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Oprah: 'I've eliminated diversity from my vocabulary'

Chloe Melas | 8/17/2016, 2 p.m.
Oprah Winfrey is done with "diversity."
Oprah Winfrey, from "Lee Daniels' The Butler", poses on the red carpet at the Screen Actors Guild (SAG) Awards in Los Angeles, California on Saturday, January 18, 2014. (Photo:Tom Larson/CNN)

— Oprah Winfrey is done with "diversity."

Winfrey sat down with The Hollywood Reporter along with filmmaker Ava DuVernay to discuss how important it is for more black men and women to be represented on screen. Which is why Winfrey brought DuVernay over to the network she founded, OWN, to create an upcoming new series, "Queen Sugar," about African American siblings who inherit a sugarcane farm in modern-day Louisiana.

"I used to use the word 'diversity' all the time. 'We want more diverse stories, more diverse characters ...' Now I really eliminated it from my vocabulary," Winfrey said. "Because I've learned from [DuVernay] that the word that most articulates what we're looking for is what we want to be: included. It's to have a seat at the table where the decisions are being made."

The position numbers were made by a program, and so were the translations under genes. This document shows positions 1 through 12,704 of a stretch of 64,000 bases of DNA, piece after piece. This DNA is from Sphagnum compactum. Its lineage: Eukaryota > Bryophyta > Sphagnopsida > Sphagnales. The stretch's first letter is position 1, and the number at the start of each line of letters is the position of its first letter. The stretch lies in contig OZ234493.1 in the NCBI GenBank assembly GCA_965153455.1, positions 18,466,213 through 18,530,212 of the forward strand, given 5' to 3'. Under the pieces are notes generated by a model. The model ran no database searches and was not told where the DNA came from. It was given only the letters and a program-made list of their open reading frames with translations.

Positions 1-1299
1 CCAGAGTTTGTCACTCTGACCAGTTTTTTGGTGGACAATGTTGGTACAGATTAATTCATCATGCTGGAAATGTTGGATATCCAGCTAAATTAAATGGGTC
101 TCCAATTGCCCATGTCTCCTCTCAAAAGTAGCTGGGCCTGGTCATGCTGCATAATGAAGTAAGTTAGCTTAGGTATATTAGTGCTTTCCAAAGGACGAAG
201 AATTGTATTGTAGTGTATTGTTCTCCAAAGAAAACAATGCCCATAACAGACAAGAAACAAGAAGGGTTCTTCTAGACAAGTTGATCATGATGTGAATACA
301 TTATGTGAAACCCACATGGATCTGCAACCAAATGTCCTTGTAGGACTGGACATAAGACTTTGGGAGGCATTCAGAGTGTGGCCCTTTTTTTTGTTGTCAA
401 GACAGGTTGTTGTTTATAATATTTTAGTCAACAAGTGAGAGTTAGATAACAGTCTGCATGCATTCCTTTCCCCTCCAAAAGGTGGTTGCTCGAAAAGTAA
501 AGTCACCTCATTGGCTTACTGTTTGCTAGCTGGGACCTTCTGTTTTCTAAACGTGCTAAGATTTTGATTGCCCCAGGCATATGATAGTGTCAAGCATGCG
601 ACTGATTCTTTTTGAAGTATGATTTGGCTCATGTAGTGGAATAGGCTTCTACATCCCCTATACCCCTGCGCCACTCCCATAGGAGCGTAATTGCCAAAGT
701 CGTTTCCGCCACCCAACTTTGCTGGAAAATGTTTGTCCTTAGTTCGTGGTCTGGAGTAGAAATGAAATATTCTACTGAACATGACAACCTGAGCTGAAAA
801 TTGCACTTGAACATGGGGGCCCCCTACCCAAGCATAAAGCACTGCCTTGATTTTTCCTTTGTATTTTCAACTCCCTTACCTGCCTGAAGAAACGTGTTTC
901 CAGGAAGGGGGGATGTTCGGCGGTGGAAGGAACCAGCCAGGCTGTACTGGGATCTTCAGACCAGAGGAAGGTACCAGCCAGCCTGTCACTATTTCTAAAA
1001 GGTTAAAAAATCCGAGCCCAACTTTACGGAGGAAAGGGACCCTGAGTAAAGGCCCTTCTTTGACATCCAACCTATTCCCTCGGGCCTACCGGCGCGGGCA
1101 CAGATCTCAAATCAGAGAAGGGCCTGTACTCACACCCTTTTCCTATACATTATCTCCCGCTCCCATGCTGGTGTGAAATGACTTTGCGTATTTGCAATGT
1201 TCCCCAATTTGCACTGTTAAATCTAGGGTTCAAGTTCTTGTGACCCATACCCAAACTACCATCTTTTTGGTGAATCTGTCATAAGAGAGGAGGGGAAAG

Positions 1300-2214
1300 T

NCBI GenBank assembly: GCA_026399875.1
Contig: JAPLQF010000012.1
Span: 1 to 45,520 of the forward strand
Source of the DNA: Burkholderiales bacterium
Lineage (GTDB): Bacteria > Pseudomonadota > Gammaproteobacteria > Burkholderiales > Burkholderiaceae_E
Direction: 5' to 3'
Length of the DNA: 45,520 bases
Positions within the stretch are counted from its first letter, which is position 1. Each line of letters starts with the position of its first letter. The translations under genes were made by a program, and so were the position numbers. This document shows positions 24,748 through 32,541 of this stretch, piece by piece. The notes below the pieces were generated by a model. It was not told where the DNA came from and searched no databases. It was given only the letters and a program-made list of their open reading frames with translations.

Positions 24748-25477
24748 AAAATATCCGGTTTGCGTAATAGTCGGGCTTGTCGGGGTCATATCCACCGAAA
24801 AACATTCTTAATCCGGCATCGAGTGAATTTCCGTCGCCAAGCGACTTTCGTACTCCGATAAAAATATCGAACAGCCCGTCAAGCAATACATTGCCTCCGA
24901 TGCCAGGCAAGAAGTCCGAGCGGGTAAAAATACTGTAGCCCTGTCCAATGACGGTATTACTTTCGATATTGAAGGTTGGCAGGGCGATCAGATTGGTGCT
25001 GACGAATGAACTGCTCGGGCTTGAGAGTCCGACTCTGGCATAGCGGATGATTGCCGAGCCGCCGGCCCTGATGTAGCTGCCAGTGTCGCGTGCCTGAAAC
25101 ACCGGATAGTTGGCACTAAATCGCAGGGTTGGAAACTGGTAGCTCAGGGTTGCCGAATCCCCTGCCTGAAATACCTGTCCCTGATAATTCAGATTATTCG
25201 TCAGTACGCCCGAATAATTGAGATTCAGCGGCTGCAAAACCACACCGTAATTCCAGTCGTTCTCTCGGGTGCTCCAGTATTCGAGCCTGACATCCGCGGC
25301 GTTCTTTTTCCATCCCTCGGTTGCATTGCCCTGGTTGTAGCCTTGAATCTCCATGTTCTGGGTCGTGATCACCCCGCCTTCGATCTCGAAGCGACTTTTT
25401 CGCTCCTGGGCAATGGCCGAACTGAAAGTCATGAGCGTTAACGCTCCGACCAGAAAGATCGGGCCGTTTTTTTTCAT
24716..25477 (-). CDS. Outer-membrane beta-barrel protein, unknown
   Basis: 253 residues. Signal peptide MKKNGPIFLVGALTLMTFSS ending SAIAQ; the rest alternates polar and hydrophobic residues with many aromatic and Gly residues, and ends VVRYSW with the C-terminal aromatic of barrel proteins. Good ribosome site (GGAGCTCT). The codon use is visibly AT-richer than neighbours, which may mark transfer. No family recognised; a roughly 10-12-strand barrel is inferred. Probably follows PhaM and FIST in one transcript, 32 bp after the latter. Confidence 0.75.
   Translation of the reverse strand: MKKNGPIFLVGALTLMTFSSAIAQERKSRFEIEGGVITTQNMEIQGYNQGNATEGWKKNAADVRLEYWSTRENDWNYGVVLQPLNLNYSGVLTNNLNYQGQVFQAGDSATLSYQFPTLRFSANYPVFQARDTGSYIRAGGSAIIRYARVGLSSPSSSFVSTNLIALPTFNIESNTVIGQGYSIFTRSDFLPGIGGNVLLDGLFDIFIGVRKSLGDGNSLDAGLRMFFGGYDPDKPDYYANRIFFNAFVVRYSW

"We aren't sitting around talking about diversity," DuVernay said. "Just like we aren't sitting around talking about being black or being women. We're just being that."

DuVernay, 43, started out as a publicist and then made her mark at the Sundance Film Festival in 2012 when she won Best Director for her film, "Middle of Nowhere." She went on to direct "Selma," for which she became the first black female director to be nominated for an Academy Award for Best Picture.

"All lives can't matter to folks who are not us if you don't know us, if you don't understand [us]. I don't make anything as education for anyone; I make it as a love letter to the characters: These are black people; this is a black family. It's a window into that," she said. "The same way when I go see 'A Separation,' about an Iranian family, or when I go to see a Korean film, it is a window into that world, and I see them, and I start to understand and value them. They begin to matter to me."

"Everybody gets caught up in the slogan and the hashtag and the protest," Winfrey added. "What we're trying to do is get you to feel it."

DuVernay's next project is already underway and she's making history again. She's set to direct Disney's "A Wrinkle In Time," which will make her the first woman of color to direct a $100 million live-action movie.